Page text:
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Garleton Castle, Athelstaneford, East Lothian, 2012 the case. Throughout Sir David’s life the lands that the castle now stands on were never in Lindsay hands. 6.3.15. McWilliams assigns it to a Sir John Seton in the 1550s, but neither Garleton was in Seton hands before 1643.9 6.3.16. Unfortunately these errors have been further perpetuated on the internet and may thus prove ineradicable – but this essay will demonstrate from the original documents which families owned which Garleton over the whole medieval and early modern period.

This is presumably a mistake for the later Sir John Seton of Garleton, 1st Baronet, d.1686. The first Seton to own the castle was George Seton, 3rd earl of Winton, 11th August 1643, RS25/31/416.


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Garleton Castle, Athelstaneford, East Lothian, 2012 6.4. Garleton in the Middle Ages

6.4.1. For much of its history this area of East Lothian was if not quite the wild frontier of Scotland (the actual medieval border was 30 miles or 48 km to the east of Garleton) still close enough to it to be a debatable territory subject to frequent invasions and raiding during the many Anglo-Scottish wars. 6.4.2. And even in time of peace there were local feuds, banditry and civil wars to worry about particularly during the numerous periods where the king or queen was a child and the Scottish lords fought and intrigued over who should control the regency. 6.4.3. The fortifications that survive at Garleton are therefore hardly unusual: early modern maps show many fortified houses and castles and only well into the seventeenth century did Scottish lairds feel safe enough to cease designing their homes with defence as a key consideration10. 6.4.4. And Garleton first enters history with several early to mid-thirteenth century documents that clearly shows it was part of the feudal system that Scottish kings imported from England and the continent to provide them with the key military technology of the period: the medieval knight. 6.4.5. Knights with their armour and warhorses and the need to constantly practise their military skills (rather than farm or practice a useful trade) were extremely expensive to train and maintain and few medieval kings could afford to directly pay more than a small retinue of them directly. 6.4.6. But while medieval kings - and particularly Scottish kings - were usually short of money, they did generally have two resources in abundance: land and the people that farmed it. 6.4.7. So the feudal system developed by which a king would grant a territory to a lord or baron who in turn would parcel it out amongst his knights each of whom would receive a fief or feu - a small estate large enough to support him, his family and his entourage and in exchange for which he would give the lord military and other services. 6.4.8. This fief would typically be a village or hamlet (a toun in Scots or baile in Gaelic) inhabited by multiple peasant families who would deliver up part of their harvest to their new lord and were also obligated to work on the land that he chose to retain for himself. 6.4.9. In Scotland feudalism was a relatively late arrival - it developed on the continent, was introduced to England by William the Conqueror in 1066 and began to be adopted by Malcolm Canmore and his successors in the late eleventh and twelfth centuries as it gave them a new weapon to use in the constant struggle to assert their authority. 6.4.10. As in England it required the importing not just of the feudal idea but of men to implement it - Norman and other French barons who were enticed to Scotland with generous grants of land and brought their knights north with them. 6.4.11. Thus when Garleton is first mentioned in documents it is associated with originally French baronial and knightly families which had taken service with the Scottish kings and settled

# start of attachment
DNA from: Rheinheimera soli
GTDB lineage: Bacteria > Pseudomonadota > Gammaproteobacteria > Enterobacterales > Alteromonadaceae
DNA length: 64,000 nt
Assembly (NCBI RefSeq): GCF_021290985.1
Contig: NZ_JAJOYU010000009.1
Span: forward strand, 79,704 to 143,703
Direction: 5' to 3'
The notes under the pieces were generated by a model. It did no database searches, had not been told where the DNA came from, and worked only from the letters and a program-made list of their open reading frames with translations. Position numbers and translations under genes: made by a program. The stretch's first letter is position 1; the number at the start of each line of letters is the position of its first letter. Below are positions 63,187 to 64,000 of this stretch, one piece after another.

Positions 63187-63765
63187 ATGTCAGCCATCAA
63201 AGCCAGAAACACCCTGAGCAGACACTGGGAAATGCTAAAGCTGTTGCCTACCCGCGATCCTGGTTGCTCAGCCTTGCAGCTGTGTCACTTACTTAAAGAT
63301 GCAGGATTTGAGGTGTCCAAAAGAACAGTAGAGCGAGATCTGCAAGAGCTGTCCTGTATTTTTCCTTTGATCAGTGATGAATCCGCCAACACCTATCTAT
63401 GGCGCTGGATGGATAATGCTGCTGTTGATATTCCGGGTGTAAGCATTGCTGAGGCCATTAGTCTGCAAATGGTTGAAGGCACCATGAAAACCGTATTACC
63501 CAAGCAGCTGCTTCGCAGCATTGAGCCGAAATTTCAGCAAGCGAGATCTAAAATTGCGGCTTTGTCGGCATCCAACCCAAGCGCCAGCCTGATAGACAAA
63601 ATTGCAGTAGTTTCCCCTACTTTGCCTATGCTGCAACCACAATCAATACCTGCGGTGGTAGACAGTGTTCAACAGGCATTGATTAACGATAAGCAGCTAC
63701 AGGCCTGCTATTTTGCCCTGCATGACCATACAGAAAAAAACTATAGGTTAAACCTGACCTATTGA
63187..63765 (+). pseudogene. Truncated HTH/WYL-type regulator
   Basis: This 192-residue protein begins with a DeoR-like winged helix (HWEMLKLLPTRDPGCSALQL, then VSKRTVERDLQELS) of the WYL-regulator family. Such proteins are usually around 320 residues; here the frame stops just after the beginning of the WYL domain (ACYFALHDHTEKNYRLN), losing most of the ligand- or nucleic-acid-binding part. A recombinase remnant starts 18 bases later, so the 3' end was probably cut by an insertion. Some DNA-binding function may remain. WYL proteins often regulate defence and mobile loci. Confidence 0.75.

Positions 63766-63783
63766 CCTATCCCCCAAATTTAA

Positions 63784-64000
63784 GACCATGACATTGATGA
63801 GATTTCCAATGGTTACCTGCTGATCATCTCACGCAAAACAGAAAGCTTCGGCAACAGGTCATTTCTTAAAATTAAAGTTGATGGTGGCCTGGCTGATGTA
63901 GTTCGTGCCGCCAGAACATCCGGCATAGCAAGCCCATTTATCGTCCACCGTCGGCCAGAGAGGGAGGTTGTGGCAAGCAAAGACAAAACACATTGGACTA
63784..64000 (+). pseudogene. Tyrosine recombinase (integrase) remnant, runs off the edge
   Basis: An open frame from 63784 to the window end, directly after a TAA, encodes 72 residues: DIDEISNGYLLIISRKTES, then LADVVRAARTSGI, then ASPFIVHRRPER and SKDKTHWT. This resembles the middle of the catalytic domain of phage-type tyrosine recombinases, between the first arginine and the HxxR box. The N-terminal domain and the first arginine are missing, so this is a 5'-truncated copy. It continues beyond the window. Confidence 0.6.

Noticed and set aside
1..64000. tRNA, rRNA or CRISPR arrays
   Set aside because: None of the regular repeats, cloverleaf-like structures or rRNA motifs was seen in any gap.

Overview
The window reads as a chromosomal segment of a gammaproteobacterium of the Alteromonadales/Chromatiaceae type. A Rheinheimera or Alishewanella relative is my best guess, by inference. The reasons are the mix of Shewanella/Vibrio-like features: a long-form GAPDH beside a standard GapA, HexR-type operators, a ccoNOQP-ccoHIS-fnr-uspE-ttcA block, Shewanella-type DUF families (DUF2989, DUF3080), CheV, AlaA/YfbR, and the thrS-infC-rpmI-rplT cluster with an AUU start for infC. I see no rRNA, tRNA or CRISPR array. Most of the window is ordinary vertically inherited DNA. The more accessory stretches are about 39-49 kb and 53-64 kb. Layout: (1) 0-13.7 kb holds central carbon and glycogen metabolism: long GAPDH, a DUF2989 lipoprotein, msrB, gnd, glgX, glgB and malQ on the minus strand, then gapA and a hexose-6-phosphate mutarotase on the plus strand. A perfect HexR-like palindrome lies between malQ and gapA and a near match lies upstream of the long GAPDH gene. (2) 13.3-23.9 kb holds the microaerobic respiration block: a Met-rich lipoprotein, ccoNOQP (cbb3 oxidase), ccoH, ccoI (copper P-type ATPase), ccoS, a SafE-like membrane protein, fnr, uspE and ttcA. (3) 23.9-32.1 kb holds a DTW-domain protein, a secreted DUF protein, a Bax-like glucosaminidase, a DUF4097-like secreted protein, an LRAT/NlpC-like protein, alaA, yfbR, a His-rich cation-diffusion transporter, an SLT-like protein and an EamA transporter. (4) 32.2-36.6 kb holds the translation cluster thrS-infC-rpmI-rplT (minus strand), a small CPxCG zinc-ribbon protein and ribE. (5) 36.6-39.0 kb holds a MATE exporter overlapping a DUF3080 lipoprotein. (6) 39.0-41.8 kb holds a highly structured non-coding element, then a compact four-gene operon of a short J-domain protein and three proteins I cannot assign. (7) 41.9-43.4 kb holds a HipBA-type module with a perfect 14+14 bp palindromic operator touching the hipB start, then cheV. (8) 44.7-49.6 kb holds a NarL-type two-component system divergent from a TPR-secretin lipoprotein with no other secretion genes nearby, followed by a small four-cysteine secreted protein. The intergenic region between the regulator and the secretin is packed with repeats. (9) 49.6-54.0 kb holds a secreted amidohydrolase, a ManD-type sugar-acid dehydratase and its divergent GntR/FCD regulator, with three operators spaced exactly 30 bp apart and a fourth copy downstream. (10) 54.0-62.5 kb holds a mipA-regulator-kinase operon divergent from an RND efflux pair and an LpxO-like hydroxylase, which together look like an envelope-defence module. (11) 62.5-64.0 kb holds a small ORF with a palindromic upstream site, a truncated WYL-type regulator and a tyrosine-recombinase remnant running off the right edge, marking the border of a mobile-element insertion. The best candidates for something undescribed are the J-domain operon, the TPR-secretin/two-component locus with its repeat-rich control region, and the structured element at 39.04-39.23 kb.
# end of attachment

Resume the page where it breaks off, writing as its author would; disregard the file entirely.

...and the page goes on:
For which see Zeune’s Last Castles of Scotland which is largely devoted to precisely this transition from the late medieval castle to the unfortified Laird’s houses of the seventeenth century.

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Garleton Castle, Athelstaneford, East Lothian, 2012 here and early East Lothian charters are full of French names like Vaux, Molyneux, St Martin, Montfort, Marshal etc.

6.5. The Nobles and de Vaux